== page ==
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With their more sophisticated procedures, dentists are helping people keep their teeth longer. Because people are living longer and more stressful lives, they are exposing their teeth to many more years of crack-inducing habits, such as clenching, grinding, and chewing on hard objects. These habits make our teeth more susceptible to cracks.

cracked1

How do I know if my tooth is cracked?

Cracked teeth show a variety of symptoms, including erratic pain when chewing, possibly with release of biting pressure, or pain when your tooth is exposed to temperature extremes. In many cases, the pain may come and go, and your dentist may have difficulty locating which tooth is causing the discomfort.

Why does a cracked tooth hurt?

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What are Dental Crowns and Tooth Bridges?

What are Dental Crowns and Tooth Bridges?
Both crowns and most bridges are fixed prosthetic devices. Unlike removable devices such as dentures, which you can take out and clean daily, crowns and bridges are cemented onto existing teeth or implants, and can only be removed by a dentist.

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What Causes a Toothache?

There are different sources of toothache pain.

Dentists recognize that an aching tooth can be an intimidating and frightening experience. I assure you that the dental profession takes a very gentle approach to make you comfortable once again. For most of our patients, the greatest amount of fear stems from a fear of the unknown. I hope that the information on this page helps reduce some anxiety, should you have any.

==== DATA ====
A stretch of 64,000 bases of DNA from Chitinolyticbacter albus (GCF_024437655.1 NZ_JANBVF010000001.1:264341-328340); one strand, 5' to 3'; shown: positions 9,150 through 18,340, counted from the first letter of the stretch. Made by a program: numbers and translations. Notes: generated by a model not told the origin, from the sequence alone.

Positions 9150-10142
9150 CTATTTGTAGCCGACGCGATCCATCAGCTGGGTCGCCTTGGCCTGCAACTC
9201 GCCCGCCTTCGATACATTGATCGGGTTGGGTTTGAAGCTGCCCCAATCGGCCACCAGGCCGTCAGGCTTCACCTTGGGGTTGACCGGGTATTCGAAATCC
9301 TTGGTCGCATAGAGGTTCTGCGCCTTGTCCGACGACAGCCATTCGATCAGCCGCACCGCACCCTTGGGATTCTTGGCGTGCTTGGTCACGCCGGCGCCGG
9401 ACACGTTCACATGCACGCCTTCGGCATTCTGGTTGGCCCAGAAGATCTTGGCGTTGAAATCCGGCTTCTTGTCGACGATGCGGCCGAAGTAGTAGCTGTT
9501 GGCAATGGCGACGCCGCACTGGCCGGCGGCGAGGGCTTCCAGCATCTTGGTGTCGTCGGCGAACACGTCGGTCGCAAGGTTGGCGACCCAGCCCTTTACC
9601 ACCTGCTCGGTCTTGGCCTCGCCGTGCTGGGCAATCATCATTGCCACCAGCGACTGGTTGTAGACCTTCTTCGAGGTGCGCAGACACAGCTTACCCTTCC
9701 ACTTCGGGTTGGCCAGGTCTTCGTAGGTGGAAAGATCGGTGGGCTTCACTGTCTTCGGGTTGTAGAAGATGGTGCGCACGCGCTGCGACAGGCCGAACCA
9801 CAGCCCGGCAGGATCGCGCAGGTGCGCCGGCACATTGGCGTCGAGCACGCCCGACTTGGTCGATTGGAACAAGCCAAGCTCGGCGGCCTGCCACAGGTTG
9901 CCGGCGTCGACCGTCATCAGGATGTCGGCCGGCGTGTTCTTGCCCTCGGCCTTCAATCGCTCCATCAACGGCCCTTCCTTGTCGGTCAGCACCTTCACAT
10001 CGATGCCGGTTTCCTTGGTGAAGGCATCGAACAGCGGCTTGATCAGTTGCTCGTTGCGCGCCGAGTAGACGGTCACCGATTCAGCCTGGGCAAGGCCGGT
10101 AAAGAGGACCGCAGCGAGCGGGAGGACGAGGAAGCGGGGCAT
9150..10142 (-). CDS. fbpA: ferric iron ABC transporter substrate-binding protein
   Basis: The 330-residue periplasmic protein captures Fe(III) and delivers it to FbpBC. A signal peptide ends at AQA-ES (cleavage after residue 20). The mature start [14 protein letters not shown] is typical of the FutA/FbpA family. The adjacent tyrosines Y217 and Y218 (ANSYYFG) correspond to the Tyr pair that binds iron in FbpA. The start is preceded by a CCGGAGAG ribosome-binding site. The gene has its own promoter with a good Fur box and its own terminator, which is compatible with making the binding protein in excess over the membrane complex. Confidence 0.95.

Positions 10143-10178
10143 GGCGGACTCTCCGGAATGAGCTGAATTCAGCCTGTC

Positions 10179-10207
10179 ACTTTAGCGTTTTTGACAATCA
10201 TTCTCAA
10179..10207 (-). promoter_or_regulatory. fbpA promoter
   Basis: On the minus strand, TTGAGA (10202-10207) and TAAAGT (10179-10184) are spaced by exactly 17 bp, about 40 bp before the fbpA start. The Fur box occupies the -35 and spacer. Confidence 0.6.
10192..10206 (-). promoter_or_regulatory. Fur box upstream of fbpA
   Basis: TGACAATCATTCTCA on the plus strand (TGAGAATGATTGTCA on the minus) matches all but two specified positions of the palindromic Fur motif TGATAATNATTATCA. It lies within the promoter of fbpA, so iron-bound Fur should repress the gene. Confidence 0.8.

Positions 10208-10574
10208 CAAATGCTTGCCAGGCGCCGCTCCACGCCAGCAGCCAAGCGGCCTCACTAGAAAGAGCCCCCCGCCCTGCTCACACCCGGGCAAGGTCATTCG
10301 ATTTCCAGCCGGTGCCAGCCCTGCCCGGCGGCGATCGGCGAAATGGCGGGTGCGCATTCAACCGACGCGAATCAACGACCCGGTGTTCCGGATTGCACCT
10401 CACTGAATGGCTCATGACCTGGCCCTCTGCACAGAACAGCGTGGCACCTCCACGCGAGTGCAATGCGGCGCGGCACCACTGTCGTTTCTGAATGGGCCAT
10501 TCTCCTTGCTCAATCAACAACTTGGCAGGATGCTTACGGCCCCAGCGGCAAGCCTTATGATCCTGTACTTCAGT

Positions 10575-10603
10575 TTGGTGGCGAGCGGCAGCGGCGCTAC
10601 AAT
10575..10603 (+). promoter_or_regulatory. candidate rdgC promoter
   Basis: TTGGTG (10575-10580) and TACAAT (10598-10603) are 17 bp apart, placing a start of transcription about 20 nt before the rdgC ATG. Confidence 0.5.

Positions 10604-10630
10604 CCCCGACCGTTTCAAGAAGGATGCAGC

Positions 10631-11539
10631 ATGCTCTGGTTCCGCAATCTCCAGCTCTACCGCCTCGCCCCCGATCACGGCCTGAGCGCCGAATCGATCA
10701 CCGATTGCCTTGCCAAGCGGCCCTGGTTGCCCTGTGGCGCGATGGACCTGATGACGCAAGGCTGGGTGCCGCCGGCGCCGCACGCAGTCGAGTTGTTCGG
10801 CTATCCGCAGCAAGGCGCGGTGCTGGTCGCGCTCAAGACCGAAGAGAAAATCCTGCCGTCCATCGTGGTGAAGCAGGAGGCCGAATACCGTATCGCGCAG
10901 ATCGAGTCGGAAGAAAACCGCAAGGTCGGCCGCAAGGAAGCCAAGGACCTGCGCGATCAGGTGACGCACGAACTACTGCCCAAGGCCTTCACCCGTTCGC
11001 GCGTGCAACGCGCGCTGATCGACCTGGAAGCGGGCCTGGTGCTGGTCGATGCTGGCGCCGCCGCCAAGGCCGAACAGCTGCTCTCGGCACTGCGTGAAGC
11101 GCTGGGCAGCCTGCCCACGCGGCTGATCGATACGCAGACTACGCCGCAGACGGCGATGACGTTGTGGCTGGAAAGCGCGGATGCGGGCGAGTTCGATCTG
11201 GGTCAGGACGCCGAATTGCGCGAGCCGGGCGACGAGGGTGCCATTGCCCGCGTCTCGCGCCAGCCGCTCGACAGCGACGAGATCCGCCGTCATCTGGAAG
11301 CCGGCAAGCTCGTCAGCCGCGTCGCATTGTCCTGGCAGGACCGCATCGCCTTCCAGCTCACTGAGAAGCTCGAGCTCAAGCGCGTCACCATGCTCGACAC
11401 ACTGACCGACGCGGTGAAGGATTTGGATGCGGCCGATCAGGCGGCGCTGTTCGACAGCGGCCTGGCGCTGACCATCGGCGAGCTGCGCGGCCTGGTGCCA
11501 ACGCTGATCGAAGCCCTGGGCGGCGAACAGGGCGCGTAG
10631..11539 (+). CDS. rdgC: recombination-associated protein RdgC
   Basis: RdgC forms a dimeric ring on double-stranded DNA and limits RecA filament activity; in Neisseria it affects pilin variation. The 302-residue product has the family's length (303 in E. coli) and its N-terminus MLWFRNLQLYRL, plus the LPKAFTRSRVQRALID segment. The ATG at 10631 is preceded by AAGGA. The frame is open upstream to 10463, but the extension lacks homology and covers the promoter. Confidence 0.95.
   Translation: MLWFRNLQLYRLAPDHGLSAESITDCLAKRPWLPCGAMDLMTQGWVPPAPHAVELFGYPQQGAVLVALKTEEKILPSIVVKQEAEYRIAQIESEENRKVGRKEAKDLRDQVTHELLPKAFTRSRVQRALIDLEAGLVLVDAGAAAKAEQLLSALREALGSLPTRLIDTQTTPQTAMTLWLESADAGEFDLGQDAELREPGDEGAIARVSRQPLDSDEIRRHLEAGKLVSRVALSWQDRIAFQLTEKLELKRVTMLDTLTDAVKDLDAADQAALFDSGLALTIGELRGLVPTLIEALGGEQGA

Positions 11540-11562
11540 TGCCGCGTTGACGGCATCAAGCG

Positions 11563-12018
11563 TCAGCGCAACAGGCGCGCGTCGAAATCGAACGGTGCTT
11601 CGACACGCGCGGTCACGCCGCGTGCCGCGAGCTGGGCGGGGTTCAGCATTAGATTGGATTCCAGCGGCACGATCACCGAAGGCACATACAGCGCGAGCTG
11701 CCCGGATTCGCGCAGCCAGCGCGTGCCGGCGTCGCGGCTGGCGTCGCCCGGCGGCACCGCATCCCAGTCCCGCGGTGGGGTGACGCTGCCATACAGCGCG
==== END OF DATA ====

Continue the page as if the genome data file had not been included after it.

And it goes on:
Most of us have experienced some type of toothache over the course of our lifetime, and the number of reasons for this discomfort are so great that I cannot expound on all of them here. Often, the first idea that comes to mind is, “Uh oh, I have a cavity.”

Continue reading “Toothache Causes” »

What Is Gingivitis?

Gingivitis, the first stage of periodontal disease, starts when the bacteria in dental plaque irritate the gums and cause infection. Left untreated, gingivitis can lead to more serious conditions.

Gingivitis is the mildest form of periodontal (gum) disease. Gingivitis is often caused by inadequate oral hygiene, which leads to plaque buildup.

Other factors that may contribute to gingivitis include, diabetes, smoking, aging, genetic predisposition, systemic diseases and conditions, stress, inadequate nutrition, puberty, hormonal fluctuations, pregnancy, substance abuse, HIV infection, and certain medication use.

Continue reading “Gingivitis And Periodontal Disease” »

man flossing

Gum disease begins at the gum line and between teeth. Daily flossing is an important part of your oral health care routine to help remove the plaque from these areas where a toothbrush doesn’t completely reach. But to truly reap the benefits, you need to use proper flossing technique. Continue reading “About Flossing” »

dentist and patient

What To Expect When Getting A Filling

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young girl with lollipop

Tooth decay is a process that involves a balance of the mineral loss and replacement in a tooth over time in response to daily acid attacks resulting from food consumption. Cavities and the decay process can be prevented by working closely with your dental professional and following his or her plan for you. Eating the proper foods at the right time during meals and avoiding foods

or snacks between meals can also help reduce your risk. And brushing your

Continue reading “How to Prevent Tooth Decay” »

patient getting a cleaning

Wisdom teeth, also known as third molars, are last in line in the back of the mouth. But not all of us have our wisdom teeth, for a variety of reasons.

Continue reading “Useful Information About Wisdom Teeth” »